You've probably come across some talk about melatonin and its amazing ability to help us fall asleep. It's not a rumor. In fact back in 2012 a staggering 3 million Americans relied on melatonin to get some shut eye.. Let's dig deeper and explore what this sleep friendly hormone is about if you're considering joining the melatonin trend or already part of it.
What are melatonin?
Well it may not be a pill that instantly puts you to sleep like the Sandman. Think of it as your sleep fairy godmother. As the day winds down and evening approaches melatonin levels naturally rise, gently guiding you towards a state of wakefulness that sets the stage for a night's rest. Sounds pretty idyllic doesn't it? And here's an interesting twist: your body produces this hormone on its own.
For people their natural melatonin production takes care of sleep needs just fine. Your body has your back! However there are times when life throws us curve balls and we might consider turning to supplements. Struggling with insomnia? Dealing with jet lag induced zombie mode? Trying to become a riser? Melatonin might be the solution you're looking for.
If you're, on board with using melatonin to help you sleep then let me introduce you to our sleep expert Dr. Luis F. Buenaver, who has some advice for those seeking a night:
How to maximize melatonin efficacy?
Melatonin levels naturally increase around two hours before bedtime. To fully utilize its effects, create the environment: dim the lights, avoid screens (as the glow from phones and laptops can interfere with production) and maintain a comfortable distance from the TV. Additionally try to expose yourself to daylight in the day. Go for a walk or spend time near a window soaking up some sunshine. Your body's internal melatonin clock will appreciate it.
Melatonin as Your Sleep Companion: Even individuals who generally have sleeping patterns may occasionally struggle at night. If you find yourself tossing and turning for more than one or two nights, melatonin can come to your rescue. Research suggests that it can help you fall asleep quicker especially if you tend to be more active during hours but desire a start in the morning.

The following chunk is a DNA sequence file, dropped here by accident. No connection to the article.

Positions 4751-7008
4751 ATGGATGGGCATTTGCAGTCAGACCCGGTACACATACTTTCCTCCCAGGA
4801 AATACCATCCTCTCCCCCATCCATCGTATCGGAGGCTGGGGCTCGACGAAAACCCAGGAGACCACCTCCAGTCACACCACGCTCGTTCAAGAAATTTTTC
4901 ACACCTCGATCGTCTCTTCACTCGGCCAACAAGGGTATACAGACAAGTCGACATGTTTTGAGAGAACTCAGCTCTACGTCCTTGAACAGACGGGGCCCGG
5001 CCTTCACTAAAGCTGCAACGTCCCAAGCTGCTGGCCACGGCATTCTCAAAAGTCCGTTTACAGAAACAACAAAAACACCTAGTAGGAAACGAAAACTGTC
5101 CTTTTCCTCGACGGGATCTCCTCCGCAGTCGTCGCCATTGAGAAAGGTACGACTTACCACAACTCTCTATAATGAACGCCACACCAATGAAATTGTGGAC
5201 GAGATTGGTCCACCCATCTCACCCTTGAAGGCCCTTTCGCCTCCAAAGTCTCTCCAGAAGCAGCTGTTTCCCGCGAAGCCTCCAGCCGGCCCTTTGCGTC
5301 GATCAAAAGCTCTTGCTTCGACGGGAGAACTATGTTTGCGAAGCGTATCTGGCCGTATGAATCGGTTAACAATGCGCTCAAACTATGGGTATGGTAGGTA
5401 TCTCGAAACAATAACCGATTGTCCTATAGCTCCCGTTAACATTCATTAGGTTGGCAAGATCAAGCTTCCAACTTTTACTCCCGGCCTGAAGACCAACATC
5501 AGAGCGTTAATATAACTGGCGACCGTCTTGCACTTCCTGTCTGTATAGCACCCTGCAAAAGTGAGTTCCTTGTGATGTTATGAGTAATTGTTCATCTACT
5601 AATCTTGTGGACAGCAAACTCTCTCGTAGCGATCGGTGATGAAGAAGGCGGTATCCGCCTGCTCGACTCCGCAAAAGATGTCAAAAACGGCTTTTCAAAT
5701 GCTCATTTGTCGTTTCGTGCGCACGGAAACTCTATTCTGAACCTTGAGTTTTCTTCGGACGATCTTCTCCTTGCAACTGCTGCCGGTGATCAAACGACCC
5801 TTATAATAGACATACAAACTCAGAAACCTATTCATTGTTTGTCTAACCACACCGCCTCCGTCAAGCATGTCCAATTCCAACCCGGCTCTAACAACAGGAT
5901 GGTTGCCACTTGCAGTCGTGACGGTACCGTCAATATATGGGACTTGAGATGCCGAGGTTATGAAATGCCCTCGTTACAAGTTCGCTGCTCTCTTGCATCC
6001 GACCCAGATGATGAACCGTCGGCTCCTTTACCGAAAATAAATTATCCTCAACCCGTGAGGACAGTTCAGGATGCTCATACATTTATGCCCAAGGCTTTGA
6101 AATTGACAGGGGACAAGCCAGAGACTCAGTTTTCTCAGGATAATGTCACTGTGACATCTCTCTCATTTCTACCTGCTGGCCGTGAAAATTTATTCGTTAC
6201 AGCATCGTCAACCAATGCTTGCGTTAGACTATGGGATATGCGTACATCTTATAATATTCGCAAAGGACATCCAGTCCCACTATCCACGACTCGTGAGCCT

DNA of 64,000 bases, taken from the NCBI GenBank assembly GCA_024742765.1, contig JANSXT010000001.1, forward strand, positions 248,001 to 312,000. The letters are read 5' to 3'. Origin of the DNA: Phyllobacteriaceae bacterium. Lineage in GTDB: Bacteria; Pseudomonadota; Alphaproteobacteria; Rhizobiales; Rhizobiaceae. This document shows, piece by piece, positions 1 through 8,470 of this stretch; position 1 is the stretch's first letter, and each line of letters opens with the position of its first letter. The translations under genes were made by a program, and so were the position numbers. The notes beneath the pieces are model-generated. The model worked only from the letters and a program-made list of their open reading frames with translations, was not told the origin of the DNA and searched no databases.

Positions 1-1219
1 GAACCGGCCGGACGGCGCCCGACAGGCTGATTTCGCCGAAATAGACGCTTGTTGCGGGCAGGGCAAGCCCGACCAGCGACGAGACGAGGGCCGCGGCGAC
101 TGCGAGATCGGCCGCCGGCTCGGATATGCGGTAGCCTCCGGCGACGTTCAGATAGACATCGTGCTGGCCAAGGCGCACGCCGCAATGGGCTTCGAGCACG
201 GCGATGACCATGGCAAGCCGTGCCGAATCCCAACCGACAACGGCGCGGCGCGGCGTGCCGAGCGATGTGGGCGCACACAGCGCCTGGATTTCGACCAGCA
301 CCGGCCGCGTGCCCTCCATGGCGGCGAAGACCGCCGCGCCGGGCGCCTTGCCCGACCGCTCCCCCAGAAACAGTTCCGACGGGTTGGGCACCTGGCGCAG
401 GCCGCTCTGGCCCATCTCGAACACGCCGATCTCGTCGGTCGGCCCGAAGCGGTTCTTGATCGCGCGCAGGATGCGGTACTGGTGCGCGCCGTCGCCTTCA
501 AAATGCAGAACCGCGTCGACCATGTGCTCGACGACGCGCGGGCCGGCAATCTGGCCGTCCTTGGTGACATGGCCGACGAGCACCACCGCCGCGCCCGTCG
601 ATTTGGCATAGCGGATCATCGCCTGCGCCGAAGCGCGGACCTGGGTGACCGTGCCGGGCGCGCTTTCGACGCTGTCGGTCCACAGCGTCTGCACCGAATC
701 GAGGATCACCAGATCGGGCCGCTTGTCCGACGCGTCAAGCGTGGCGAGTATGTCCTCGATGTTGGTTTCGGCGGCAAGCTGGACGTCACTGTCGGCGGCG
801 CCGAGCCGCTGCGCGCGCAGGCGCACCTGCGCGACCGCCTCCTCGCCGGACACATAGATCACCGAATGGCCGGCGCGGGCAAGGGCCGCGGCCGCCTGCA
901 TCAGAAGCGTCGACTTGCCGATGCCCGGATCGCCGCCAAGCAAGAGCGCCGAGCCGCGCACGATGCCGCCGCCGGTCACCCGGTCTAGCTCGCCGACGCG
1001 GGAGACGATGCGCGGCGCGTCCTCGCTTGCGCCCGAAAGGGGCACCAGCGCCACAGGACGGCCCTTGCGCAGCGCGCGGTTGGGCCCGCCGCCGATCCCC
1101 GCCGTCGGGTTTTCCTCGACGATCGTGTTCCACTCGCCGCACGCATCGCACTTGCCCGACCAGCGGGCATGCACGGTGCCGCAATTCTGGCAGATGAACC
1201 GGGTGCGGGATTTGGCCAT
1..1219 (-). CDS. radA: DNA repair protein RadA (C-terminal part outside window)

Is melatonin safe?
Dr. Buenavers advice is simple. Less is more when it comes to melatonin consumption. Take 1, to 3 milligrams of melatonin two hours before your intended bedtime.
If you're someone who travels frequently it's an idea to start taking melatonin a couple of days before your trip. Take it two hours before your expected bedtime, at the destination to help adjust your sleep schedule. When you arrive, avoid the temptation to take a nap and try to sync up with the time zone. Also make sure you get some exposure – it can be really beneficial according to Buenaver.
Knowing when to stop using melatonin is important too. If it doesn't work for you after a week or two it might be time to try something.. If you're still struggling with sleep issues, consider talking to your doctor for guidance. Generally using melatonin every night for one or two months is considered safe for people. However, beyond that timeframe take a step back. Assess your overall sleep routine. Make sure you have a wind down routine before bed and create an environment that promotes relaxation – dim lights and create a cool and cozy bedroom setting.
It's worth noting that melatonin is not suitable for everyone. Pregnant women and those who are breastfeeding should avoid it altogether. It may also not be recommended for individuals dealing with disorders, seizures or depression. If you have diabetes or high blood pressure or take medication for hypertension consult with your doctor before starting melatonin as it could potentially affect blood sugar levels and increase blood pressure.
So that's the lowdown on melatonin, the superhero of sleep. Just keep in mind that a small amount of melatonin can make a difference and its not a one size fits all fix. Get comfortable, dim the lights and embark on your sleep journey. Have dreams!